By Trudy Garber Hoya Staff Writer

The U.S. News and World Report magazine’s graduate program ratings for 2001, featured in the April 10 issue, placed Georgetown Law School in 14th place, the School of Medicine in 44th place, the BA program at the McDonough School of Business in 29th place and the School of Nursing in 36th place.

The U.S. News evaluation of graduate programs happens annually. It includes rankings of American universities in five major disciplines: business, education, engineering, law and medicine.

“Georgetown is pleased that our graduate programs consistently have been ranked by U.S. News among the top graduate programs in the United States,” University Spokesman, Daniel Wackerman said.

“In particular,” Wackerman continued, “we are pleased that the report recognized the breadth of our law program with high ratings in six specialty areas, including: No. 1 ranking for the Clinical Program, No. 3 in International Law, No. 3 in Tax Law, No. 4 in Trial Advocacy, No. 7 in Dispute Resolution and No. 4 in Environmental Law.”

The Schools of Medicine and Nursing also received very high ratings. “They have excellent programs and leadership. The high rankings continue to show the strength of the medical programs,” said Amy DeMaria, the interim director of external affairs.

DeMaria also noted that about one in every five people applying to medical school submits an application to Georgetown University, which makes for incredible competition for spots in this program. In fact, in 1999, only 4.4 percent of the Medical School’s applicants were offered acceptance.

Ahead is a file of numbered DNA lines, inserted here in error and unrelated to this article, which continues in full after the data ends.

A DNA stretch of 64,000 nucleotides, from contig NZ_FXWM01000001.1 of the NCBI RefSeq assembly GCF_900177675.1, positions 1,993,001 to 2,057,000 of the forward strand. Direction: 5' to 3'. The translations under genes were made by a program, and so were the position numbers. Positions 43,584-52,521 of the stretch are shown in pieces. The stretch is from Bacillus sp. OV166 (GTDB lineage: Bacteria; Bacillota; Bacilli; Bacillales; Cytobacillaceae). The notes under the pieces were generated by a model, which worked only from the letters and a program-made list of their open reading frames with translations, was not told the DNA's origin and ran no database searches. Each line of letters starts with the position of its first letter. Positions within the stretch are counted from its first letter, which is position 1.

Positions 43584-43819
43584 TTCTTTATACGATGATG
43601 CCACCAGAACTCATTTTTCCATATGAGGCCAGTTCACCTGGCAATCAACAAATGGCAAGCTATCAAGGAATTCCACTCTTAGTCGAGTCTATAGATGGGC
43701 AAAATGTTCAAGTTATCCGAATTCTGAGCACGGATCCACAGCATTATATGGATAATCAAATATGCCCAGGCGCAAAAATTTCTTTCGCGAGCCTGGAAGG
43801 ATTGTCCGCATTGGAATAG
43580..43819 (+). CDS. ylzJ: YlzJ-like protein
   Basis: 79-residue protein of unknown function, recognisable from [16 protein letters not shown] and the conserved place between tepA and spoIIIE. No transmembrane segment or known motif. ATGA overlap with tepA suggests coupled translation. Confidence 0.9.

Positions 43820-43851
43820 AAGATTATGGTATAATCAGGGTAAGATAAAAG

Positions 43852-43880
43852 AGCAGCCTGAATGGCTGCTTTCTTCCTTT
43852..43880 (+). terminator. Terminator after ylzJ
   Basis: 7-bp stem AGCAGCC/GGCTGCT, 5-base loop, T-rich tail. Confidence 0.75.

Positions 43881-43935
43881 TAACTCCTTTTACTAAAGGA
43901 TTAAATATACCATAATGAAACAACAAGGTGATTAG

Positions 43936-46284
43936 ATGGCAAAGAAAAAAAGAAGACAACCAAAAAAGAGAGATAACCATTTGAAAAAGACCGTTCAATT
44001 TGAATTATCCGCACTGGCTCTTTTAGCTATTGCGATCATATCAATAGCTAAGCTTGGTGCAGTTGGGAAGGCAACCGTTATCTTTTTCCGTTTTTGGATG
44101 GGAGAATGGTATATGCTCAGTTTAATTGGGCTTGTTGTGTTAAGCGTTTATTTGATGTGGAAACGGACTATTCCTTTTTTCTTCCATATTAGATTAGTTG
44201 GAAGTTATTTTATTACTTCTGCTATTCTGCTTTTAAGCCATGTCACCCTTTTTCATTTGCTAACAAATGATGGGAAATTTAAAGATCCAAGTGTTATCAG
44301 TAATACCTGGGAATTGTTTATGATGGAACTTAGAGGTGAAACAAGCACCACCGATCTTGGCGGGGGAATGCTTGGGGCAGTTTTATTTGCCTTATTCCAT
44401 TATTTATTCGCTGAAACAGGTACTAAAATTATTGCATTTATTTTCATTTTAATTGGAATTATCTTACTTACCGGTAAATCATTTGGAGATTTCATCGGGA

Lawrence Abeln, the associate dean and director of graduate business programs, voiced his disappointment with the rating of the BA program, yet said that the survey will provide the program with pointers on how to improve. “While we are disappointed with the ranking, we believe the data is useful for us as we strengthen the program and identify areas of improvement.”

Abeln also pointed out that “Our ranking [must be placed] in the context of the external environment. Georgetown MBA, which graduated its first students in 1983, is among the youngest programs in the top 30. We also have among the smallest MBA alumni populations. Given our youth and small scale, we performed well against our competition. It is our goal to continue to make the necessary improvements to our MBA career placement function and admissions process, in particular, to ensure that we are ranked in the top 20 schools in the future.”

The magazine says it aims to “rank [the universities] using objective measures, such as entering students’ test scores and faculty/student ratios and reputation ratings drawn from inside and outside of academia,” according to its Web site.

The ranking process also includes subjective measures, such as tallying surveys filled out by deans, program directors and senior faculty, who are asked to judge “the overall academic quality of programs in their field” and non-academics who are “asked to submit a list of up to 25 schools that they consider to be the best in their field,” according to the U.S. News ranking procedure.

“These measures fall into two categories: inputs, or the qualities that students and schools bring to the educational experience, and outputs, measures of how well the program prepared students for success,” says U.S. News.

“It is important not to place too much emphasis on these rankings, as they are only one of many measures of a school’s success,” Wackerman said.

Related Links

Georgetown Ranked 23rd by U.S. News (9/27/99)

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